Recently Trustwave’s SpiderLabs revealed some shocking cyber crime stats. According to the report, a botnet stole 2 million login and passwords of some most popular sites including Facebook, Google and Twitter.
There were some similar incidents in the past when botnet was used by hackers to break into the users’ account by guessing their usernames and password. These incidents made botnet quite a menace, associated with malware attacks, DDoS, phishing and cause of other information security related threats. But it is not completely true.
A botnet or a robot network comprises a set of internet-linked programs, designed to connect with other similar programs (usually the server) to complete different tasks. Depending on its use, it can be good and bad.
In early days of their creation, bots were controlled by Internet Relay Chat (IRC) that serves the purpose of connecting to chat rooms, which people used for exchanging messages. It was a 10—15 year old practice which was replaced by instant messaging platforms including MSN Messenger, ICQ, and AIM.
Botnet – The ‘Bad Guy’
It was long ago when botnet was a ‘good guy’. These days, the control of many botnets has been shifted from IRC channels to website using HTTP.
Hackers and cybercriminals send virus, Trojans or malicious software through spam mails, links and attachments. When you click these links or open the attachments, your computer becomes a bot or zombie. This allows the hackers to control your computer from a remote location without you knowing it.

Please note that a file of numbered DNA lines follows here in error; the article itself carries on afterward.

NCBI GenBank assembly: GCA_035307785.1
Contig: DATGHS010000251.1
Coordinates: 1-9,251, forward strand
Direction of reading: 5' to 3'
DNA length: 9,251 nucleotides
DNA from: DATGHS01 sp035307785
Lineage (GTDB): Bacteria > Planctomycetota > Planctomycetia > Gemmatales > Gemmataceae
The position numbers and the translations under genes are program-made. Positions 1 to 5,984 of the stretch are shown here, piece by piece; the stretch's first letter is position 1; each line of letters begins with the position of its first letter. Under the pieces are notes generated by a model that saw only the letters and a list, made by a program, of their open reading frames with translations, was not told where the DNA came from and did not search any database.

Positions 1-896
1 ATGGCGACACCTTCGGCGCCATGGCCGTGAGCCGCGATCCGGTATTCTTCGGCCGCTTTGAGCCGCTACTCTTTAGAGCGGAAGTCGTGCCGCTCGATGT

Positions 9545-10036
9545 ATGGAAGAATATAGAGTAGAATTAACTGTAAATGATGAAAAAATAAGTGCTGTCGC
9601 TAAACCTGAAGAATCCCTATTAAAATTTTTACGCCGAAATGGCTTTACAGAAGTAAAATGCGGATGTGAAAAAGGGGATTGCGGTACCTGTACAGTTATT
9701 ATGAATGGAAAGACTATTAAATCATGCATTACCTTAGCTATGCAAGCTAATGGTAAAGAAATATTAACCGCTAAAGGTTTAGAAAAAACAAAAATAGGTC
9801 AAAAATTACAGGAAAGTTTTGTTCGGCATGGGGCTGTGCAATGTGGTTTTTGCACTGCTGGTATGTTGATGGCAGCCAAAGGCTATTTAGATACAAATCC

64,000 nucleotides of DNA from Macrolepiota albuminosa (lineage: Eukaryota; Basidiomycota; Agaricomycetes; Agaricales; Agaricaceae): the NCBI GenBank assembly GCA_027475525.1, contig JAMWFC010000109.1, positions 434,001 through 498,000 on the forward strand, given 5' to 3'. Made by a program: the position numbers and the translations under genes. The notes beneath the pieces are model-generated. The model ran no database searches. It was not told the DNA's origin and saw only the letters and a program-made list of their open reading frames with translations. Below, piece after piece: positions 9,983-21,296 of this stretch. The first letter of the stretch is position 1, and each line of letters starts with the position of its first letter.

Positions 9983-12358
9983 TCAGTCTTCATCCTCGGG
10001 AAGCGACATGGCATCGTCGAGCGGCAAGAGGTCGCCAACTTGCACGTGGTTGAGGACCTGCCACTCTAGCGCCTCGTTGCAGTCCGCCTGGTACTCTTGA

When criminals infect a large number of computers using bots (as the case in recent hacker attacking compromising 2 million accounts), the computers form a network called botnet.
Botnets are very powerful and are used to spread viruses and attack more and more computers and servers. It also leads to serious crimes like identity theft, phishing, stealing your credentials and gaining illegal access to your bank accounts and stealing your hard-earned money.
How to deal with botnet attacks?
The only way to deal with botnet attacks is to prevent them from infecting your computer. Try these simple but effective preventive measures:
It’s a thumb rule when going online. Choose strong passwords. Hackers target the obvious and common passwords such as ‘123456’, ‘123123’, ‘password’, ‘123456789’ etc as most of the novice users prefer these passwords to avoid the risk of forgetting them.
A secure password is the combination of at least eight characters containing lower and uppercase letters (AsfDZt), numerical (123456789), and special characters (!@#$%^$&*). The example of a secure password can be ‘Ap$1@pL9z%’ (you can think a better one). Also, change your password at least every fortnight.
Never open a spam mail unless you know the sender. It may contain a virus or malware. Also refrain from opening mails that make unbelievable claims such as lottery or prize money you have won.
If you have a website (static or dynamic); don’t use ‘Admin’ as the username. The ‘Admin’ username has been identified as the major cause of recent attack on WordPress compromising the information security of 90,000 users.
Install a complete internet security antivirus pack in your computer. Don’t go for free versions. They provide very limited protection and are not able to block spam and other viruses.
2FA or two factor authentication is an effective solution to prevent botnet attacks as it helps in overcoming vulnerabilities of a weak password. It is based on something user knows (password) and something he possesses (soft token, hard token, USB token etc).
It is possible for a hacker to decode your login password but it is difficult for him to get access to one-time password that you receive on the device only you possess.
Botnet is a serious threat and can happen to anybody. Therefore it is advised to follow these five basic rules to prevent botnet attacks.